We also collected data on the real estate’s margin on the building housing programs. The average net margin is 6% with a 2.5% standard deviation. The latter is high because of the inherent risk associated with each program. The potential cost savings from a blockchain is higher than the current net margin.

4.1. Discussion and Synthesis of the Role of Blockchain in Construction

The blockchain is, above all, a structured database. Today, it is mainly used to record financial decisions, transactions and agreements. While transaction costs account for a significant proportion of construction costs [15], it can also be applied to physical flows (e.g., product movement), and information flows (e.g., a particular action is activated).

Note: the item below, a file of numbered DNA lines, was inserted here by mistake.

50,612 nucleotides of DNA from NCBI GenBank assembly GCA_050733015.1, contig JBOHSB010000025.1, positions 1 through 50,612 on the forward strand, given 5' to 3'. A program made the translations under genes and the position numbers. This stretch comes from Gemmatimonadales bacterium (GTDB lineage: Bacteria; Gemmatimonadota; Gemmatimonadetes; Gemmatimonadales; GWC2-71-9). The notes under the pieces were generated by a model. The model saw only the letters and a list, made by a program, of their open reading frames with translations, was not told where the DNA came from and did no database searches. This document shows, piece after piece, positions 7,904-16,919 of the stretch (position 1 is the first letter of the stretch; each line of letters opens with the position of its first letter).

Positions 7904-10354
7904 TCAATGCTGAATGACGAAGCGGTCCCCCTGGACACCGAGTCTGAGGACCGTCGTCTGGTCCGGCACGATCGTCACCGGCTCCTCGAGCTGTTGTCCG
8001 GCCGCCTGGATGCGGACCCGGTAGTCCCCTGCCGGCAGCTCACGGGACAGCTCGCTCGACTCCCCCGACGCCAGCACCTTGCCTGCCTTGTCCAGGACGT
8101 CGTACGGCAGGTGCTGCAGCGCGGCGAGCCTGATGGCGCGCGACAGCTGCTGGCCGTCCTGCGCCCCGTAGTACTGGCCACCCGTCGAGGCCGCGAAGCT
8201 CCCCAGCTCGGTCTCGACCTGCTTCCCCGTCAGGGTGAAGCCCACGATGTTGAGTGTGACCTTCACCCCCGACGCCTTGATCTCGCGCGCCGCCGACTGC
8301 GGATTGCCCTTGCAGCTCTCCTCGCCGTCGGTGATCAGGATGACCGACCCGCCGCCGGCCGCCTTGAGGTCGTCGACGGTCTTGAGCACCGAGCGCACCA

The construction sector is first and foremost a sector dominated by social interactions and the human aspect. Our experience and years of research works with construction companies suggest that one predominant challenge of the sector is the search and identification of the Right information at the Right time in the Right place and especially to the Right person. In this sense, the blockchain has a big role to play by highlighting the flow of information.

4.1.1. Implications